Review: Regret (2020)
When combined, solitude, recent tragedy and traumas from the past can prove to be a lethal cocktail inducing an overdose of regrets, as it is the case with Santiago Meneghini’s exquisitely spooky and metaphorical short Regret. It premiered earlier this year at Sundance, before winning in the midnight shorts competition at SXSW and competing at Palm Springs. Its European (virtual) premiere took place at the recently closed NIFFF.
Wayne (Brent Skagford) is a yuppie loner-type whom we meet while on the phone in his hotel room in Montreal. The other party in the conversation is his sister and the topic of conversation is far from pleasant: their father has recently passed away, she is stuck with the funeral arrangements, while does not even plan to come. At least he agrees to call their mother later in the evening.
However, strange things begin to happen to him in his room. First, there are knocks on the door that could not be attributed to anyone, since there is no one there. Than he starts hearing weird noises and even has a phone conversation with his mother (or at least he dreams about it), who is in a cheerful mood because his father is beside her. It all culminates when a masked figure (Mich Todorovic) appears, with a blade in his hand.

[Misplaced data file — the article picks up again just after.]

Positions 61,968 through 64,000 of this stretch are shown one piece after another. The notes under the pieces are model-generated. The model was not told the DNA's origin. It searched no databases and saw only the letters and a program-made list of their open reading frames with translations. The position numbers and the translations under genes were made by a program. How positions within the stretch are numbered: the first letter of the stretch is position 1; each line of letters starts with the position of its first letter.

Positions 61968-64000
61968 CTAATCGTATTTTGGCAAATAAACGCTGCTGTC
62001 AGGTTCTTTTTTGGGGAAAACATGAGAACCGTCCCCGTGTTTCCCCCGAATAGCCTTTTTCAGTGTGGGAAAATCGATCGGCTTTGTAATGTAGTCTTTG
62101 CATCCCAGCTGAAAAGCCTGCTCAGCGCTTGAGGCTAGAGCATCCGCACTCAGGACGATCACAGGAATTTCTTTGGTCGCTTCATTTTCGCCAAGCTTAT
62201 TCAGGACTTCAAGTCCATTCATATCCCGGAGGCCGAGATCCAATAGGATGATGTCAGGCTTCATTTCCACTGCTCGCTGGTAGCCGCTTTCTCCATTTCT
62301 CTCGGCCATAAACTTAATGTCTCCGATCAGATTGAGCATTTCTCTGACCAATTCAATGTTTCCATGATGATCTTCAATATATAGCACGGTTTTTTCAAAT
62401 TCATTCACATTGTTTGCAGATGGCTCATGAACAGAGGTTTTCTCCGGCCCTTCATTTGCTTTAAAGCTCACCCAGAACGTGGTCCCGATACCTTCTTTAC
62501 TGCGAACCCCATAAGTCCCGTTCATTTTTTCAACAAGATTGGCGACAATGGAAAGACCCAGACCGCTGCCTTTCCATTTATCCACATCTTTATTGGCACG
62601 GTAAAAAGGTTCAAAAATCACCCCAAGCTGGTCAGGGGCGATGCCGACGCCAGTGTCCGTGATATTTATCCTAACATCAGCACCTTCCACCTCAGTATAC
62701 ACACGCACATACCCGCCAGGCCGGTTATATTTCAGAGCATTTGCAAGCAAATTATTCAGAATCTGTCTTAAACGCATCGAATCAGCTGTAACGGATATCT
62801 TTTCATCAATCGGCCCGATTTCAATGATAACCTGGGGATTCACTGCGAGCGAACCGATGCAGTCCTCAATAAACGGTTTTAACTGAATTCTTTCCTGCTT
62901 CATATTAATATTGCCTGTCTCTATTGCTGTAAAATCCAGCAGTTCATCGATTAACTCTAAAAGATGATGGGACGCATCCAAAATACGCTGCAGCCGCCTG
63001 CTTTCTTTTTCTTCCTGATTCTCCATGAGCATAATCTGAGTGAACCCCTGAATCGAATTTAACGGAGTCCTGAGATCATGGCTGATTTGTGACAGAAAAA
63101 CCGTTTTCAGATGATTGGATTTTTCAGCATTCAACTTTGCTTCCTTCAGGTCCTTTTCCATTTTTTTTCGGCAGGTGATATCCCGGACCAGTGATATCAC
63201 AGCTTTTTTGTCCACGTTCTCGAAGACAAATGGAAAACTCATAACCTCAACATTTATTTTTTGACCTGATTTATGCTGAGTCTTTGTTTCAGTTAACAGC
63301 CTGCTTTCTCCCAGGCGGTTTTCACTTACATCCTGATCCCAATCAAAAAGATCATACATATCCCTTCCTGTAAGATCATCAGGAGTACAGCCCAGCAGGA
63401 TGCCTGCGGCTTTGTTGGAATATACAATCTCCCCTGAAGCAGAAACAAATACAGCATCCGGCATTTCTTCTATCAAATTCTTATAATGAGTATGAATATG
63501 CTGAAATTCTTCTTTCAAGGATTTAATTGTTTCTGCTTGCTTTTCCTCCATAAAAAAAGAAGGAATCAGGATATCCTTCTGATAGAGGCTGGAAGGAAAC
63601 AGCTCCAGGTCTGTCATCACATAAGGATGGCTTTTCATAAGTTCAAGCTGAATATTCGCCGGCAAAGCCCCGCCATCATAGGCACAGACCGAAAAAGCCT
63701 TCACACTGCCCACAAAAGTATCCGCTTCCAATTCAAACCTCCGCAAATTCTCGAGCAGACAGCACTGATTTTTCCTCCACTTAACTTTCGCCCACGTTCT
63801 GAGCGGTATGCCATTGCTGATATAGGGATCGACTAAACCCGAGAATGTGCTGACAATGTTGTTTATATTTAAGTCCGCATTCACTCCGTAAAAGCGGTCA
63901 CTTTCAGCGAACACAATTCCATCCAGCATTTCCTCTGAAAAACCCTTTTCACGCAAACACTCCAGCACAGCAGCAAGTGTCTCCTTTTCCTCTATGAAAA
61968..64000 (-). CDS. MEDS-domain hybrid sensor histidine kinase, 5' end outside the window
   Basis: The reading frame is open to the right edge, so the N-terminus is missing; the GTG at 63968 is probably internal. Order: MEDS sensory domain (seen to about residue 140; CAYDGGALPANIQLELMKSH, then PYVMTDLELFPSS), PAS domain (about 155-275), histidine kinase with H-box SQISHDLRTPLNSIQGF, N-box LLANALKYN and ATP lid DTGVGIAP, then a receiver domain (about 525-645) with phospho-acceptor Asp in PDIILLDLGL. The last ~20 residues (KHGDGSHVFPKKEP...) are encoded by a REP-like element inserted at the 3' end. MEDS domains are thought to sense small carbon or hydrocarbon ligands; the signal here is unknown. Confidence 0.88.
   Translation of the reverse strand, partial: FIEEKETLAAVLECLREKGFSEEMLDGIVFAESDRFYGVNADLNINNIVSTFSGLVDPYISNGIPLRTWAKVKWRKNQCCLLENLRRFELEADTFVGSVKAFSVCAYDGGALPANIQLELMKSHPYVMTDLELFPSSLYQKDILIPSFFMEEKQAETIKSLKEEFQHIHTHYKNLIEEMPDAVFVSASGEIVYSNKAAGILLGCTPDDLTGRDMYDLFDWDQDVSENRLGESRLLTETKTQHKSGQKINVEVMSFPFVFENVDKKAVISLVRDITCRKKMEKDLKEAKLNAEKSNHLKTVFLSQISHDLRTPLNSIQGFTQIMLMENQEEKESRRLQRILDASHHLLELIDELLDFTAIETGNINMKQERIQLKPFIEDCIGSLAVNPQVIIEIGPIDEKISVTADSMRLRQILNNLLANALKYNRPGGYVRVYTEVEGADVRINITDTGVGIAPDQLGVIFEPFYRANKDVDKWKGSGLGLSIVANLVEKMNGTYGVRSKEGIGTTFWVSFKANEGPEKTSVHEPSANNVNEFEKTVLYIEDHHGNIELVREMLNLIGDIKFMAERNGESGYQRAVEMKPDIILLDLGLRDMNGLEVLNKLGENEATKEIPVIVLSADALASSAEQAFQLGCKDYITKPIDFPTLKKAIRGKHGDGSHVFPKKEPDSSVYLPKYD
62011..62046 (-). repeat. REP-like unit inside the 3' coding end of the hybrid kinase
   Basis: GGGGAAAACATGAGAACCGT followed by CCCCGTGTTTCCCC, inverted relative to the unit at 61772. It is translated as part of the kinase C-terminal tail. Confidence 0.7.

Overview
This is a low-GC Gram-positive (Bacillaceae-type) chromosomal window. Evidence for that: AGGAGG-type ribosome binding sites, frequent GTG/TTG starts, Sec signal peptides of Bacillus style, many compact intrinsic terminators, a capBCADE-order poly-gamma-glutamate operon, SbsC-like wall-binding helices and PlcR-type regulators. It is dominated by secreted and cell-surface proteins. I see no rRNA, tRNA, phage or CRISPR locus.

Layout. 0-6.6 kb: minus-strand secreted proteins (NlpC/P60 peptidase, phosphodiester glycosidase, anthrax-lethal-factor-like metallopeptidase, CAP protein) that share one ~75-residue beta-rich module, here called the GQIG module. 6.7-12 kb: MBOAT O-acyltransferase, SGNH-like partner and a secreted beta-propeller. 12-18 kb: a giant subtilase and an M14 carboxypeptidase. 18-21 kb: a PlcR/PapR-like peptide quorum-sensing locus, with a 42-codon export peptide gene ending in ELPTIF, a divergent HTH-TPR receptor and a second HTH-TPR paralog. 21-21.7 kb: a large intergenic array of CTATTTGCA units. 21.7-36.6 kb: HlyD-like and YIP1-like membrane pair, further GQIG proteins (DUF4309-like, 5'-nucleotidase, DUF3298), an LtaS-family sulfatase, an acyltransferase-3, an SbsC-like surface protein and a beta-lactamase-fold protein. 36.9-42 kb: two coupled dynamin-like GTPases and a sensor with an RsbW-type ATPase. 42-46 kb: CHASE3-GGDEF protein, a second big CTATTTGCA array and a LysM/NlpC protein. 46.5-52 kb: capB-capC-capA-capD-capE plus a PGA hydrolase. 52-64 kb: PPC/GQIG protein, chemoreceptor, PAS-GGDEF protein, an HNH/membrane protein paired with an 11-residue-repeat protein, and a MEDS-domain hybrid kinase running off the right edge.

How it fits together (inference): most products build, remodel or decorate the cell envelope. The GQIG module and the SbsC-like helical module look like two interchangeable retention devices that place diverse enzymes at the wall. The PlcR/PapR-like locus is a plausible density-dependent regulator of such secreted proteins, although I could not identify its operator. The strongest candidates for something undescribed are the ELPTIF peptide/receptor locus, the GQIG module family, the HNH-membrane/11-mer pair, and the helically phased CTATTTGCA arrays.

From then on, it might seem that Regret is a run-of-the-mill slasher-horror, but the whole highly atmospheric build up reaches its climax in a chase sequence in the hotel’s lobby. Olivier Gossot’s top-notch camerawork focuses on the architecture, amplifying the rectangular shapes filmed in isometric perspective with a slightly off sense of symmetry. Since for most of the time Brent Skagford is alone in the frame, the sound design proves to be crucial and Théo Porcet’s and Jean-David Perron’s work in that department is spot on, with accent on blending it with Brian D’Oliveira’s eery score.
Underneath the whole package lies a quite simple metaphor which serves its purpose to fill in as a perfect genre filmmaking exercise in evoking emotions. Calibrated perfectly by the writer/director Santiago Meneghini, who also served as the film’s editor and visual effects supervisor, as well as one of the producers, Regret is a joy to watch.
Runtime: 15′ 47”
Directed by: Santiago Meneghini
Written by: Santiago Meneghini
Cast: Brent Skagford, Mich Todorovic, David Nerman, Noah James Turlotte, Ellen David, Anna Rydvald
Cinematography by: Olivier Gossot
Editing by: Santiago Meneghini
Music by: Brian D’Oliveira
Sound design by: Théo Porcet, Jean-David Perron
Production design by: Susan MacQuirre
Costume design by: Renée Sawtelle
Make-up by: Nathalie Trépaniere, Ana-Maria Cimpola
Visual effects by: Santiago Meneghini
Assistant director: Myriam Panneton
Produced by: Dominique Dussault, Max Walker, Santiago Meneghini
Production company: Nemesis Films
Supported by: CALQ